Th e Humanities and the Sciences

While the humanities have a long record of successfully counteracting the fragmentation of human existence by giving meaning to the wealth of seem- ingly unrelated aspects of scientifi c knowledge, the increasing specialization of the scientifi c disciplines during the nineteenth and twentieth centuries raises

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doubts about their integrative powers. Th eir waning importance can be at- tributed to the erosion of universal belief systems that were founded on the privileging of the human mind and the distinction of Man as a thinking ani- mal. While the signifi cance of the sciences has been continually on the rise in view of their practical applicability and immediate benefi ts to technological, social, medical, and economic progress, they lack the ability to address ethical questions and depict subjective sensations. As mentioned previously, the hu- manities and their humanist ideals have survived scientifi c innovations through hundreds of years because they can address these questions from a subjective, internal point of view. Literary imagination enables us to divulge universal human experiences and confronts us with the consequences of complex sci- entifi c processes and other historical, external events and constellations in a comprehensible manner. In the following I will discuss how literary imagery and metaphorical language are able to personalize and universalize scientifi c phenomena, as well as stimulate their exploration. Already at the end of the eighteenth century, German writers like Herder, Humboldt, Schiller, and Goethe deplored the fragmentation of the sciences. In their view, the specialization of knowledge threatened a holistic worldview, which was the prerequisite for the development of a comprehensively educated, autonomous personality.53 Th e neo-humanist curriculum can be considered as an attempt to respond to the specialization of knowledge and the lack of a coherent worldview. Th e scientifi c diversifi cation at the time was contrasted to a comprehensive understanding of nature in an idealized ancient Greece that allegedly knew no fragmentation of the self and the world. Th e goal of the humaniora was to overcome the disorienting pace of specialization and the neglect of ethical considerations in scientifi c advances. With the development of empiricist methods and materialist assumptions during the Enlightenment, German philosophers and writers launched a counterattack against what they perceived as an instrumental reason that neglected the divine, spiritual nature of humankind. , his student , and , for instance, attempted—with diff erent emphases—to hold on to the spiritual freedom of “Man” in spite of or perhaps even because of the growing body of empirical scientifi c research that threatened to undermine hu- man autonomy.54 Kant’s Idee zu einer Idee einer allgemeinen Geschichte in welt- bürgerlicher Absicht (Idea for a Universal History with a Cosmopolitan Purpose) (1784), for instance, deliberately projects an underlying metaphysical intention and chiliastic trajectory onto world history in order to provide a “tröstende Aussicht in die Zukunft” (consoling perspective) and guidance in furthering the progress toward a more enlightened human civilization (KW 11:47–49). During this period, advances in the emerging life sciences boosted the interest in the question of what is human from a scientifi c point of view and superseded Cartesian assumptions about the “nature of Man.”55 Empirical studies and sci-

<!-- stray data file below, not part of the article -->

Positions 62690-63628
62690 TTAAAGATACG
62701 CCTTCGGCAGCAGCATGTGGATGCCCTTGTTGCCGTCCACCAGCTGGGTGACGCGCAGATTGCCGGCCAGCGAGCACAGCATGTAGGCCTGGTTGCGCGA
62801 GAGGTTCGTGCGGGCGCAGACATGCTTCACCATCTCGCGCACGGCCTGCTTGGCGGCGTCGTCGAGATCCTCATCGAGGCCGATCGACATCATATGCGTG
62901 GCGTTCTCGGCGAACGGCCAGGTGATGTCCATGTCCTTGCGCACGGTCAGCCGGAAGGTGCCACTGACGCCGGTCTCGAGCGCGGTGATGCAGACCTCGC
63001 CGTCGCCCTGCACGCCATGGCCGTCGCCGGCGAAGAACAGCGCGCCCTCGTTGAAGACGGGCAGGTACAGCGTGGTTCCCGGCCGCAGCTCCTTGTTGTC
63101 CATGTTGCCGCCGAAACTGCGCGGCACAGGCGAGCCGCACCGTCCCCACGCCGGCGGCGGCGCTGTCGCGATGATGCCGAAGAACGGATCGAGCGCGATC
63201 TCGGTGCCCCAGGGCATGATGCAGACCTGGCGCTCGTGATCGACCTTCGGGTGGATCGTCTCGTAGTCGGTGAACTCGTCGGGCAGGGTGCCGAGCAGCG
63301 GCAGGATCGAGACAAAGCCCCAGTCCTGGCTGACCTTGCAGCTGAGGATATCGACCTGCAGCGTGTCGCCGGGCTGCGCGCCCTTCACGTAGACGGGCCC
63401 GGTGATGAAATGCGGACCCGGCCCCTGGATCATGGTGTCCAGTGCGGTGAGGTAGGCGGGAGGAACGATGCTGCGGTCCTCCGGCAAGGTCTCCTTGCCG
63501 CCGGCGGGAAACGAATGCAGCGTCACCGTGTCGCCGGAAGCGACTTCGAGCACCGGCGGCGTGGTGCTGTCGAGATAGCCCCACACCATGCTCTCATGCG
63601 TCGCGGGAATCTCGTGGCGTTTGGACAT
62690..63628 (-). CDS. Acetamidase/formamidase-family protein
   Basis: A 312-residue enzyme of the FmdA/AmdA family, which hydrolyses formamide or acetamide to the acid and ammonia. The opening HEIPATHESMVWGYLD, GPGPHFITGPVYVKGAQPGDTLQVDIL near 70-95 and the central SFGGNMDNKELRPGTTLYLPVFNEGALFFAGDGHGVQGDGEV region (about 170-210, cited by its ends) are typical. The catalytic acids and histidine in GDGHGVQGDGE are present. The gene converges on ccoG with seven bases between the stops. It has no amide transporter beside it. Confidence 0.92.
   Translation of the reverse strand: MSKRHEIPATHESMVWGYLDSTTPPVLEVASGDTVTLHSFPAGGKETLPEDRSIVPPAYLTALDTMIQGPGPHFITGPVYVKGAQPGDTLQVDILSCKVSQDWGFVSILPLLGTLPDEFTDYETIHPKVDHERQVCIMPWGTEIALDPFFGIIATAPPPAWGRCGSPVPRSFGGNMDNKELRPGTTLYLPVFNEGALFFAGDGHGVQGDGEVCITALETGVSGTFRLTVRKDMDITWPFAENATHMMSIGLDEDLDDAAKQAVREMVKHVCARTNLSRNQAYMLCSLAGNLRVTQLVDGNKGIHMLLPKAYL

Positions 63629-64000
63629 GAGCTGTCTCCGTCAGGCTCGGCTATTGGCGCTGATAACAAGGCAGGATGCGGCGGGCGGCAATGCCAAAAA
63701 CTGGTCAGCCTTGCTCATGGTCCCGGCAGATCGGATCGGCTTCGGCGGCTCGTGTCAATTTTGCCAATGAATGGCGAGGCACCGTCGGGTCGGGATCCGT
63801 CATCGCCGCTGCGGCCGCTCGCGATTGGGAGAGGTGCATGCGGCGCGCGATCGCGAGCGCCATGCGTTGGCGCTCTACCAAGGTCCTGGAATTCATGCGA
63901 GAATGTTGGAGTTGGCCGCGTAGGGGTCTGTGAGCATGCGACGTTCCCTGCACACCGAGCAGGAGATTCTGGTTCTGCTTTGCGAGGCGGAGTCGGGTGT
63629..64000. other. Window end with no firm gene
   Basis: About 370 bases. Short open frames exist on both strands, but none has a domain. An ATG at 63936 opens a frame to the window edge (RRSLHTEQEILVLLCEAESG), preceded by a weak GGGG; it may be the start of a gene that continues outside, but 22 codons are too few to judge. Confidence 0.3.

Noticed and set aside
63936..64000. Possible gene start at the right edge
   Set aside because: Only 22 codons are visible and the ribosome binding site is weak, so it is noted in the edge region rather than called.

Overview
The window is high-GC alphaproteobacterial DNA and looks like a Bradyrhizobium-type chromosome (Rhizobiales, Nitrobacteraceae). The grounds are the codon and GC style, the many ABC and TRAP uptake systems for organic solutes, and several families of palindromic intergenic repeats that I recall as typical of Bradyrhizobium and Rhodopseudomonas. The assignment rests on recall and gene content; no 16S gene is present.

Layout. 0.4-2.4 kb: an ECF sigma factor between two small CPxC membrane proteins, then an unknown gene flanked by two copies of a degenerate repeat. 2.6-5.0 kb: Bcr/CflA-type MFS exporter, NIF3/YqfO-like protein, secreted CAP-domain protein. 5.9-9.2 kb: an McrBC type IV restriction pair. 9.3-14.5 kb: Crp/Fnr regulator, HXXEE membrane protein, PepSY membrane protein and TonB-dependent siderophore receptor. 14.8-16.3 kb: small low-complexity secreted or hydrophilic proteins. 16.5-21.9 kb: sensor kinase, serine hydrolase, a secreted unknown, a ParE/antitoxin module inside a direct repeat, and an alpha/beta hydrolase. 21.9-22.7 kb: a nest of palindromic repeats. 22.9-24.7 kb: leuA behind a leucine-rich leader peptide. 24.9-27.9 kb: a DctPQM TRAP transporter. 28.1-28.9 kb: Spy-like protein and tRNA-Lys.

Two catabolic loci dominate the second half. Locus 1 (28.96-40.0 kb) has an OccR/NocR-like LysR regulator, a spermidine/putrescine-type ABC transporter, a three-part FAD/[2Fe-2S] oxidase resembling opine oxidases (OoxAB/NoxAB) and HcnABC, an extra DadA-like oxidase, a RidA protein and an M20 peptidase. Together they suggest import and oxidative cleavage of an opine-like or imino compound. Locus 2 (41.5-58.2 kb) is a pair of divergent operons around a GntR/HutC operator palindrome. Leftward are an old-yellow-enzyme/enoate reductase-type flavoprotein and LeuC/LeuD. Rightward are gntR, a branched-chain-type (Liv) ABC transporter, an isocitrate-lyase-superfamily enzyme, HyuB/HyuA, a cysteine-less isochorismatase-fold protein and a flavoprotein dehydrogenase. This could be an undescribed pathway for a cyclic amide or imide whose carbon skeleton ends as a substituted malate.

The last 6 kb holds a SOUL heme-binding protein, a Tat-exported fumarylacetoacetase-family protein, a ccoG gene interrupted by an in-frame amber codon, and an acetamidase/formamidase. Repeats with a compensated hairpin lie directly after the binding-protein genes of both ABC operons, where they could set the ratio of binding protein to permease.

"BEYOND POSTHUMANISM: The German Humanist Tradition and the Future of the Humanities" by Alexander Mathäs. https://berghahnbooks.com/title/MathasBeyond 22 Beyond Humanism entifi c experimentation contested metaphysical and religious explanations and had the advantage of being verifi able. In the nineteenth century, Darwinism and the emergence of evolutionary biology based on genetics challenged the binary model of Idealist thinking and the claim of the supremacy of the hu- man mind (Whimster 174; Braidotti, Th e Posthuman 146).56 On a closer look, however, one can see that scientifi c reasoning was not entirely devoid of meta- physical underpinnings. After all, literary and visual symbols facilitate the com- munication of scientifi c knowledge and make it comprehensible to the human imagination.57 Charles Darwin’s or ’s genealogical trees present an image of life that reminds us in many ways of ’s and ’s scala naturae or Jean Baptiste Lamarck’s Great Chain of Being. Do the scientifi c uses of the tree metaphor that visually captures evolution and the hierarchical order of the species not suggest that science often relies on anthropomorphic imagery and is frequently informed by fi gments of the human imagination? In other words, the recurrence of the tree metaphor in scientifi c discourses seems to im- ply that knowledge is often based on sensory experiences and ideas. To be sure, it would not be diffi cult to point out the countless scientifi c discoveries that have successfully revised human misperceptions or fl ights of fancy. Yet, the con- tinual revisions of scientifi c knowledge throughout history suggest that human understanding is tied to its epistemological limitations and their sociocultural contexts. For instance, who could seriously doubt that a human being who lived a few hundred years ago in central Africa had a diff erent understanding of time, distance, and ethical conduct from a contemporary inhabitant of an advanced Western society?58 In light of such culturally conditioned sensations, emotions, and percep- tions, it is hardly a surprise that scientifi c knowledge is linked to projections of the human imagination and must be expressed in metaphorical form to be tangible. For instance, human states of emotion, like fear or love, can be rendered in scientifi c terms. However, their sensory experience may be much more eff ectively communicated in poetic language. Scientifi c theories, albeit rationally understandable, often remain obscure to a general audience. With- out relating scientifi c data to phenomena of the human experience through metaphorical representation, science would be incomprehensible to a lay au- dience, as Goethe’s dictum “Gray is all science, and green is the golden tree of life” so vividly expresses (HA 3.1: 2038–39); or in the words of Stephen Toul- min, “Human life does not lend itself to abstract generalizations” (Cosmopo- lis 33). Metaphors are, of course, for the most part represented in language, which leads Edward Said to a broad defi nition of humanism as “the exertion of one’s faculties in language in order to understand, reinterpret, and grapple with the products of language in history, other languages and other histories” (Said 28).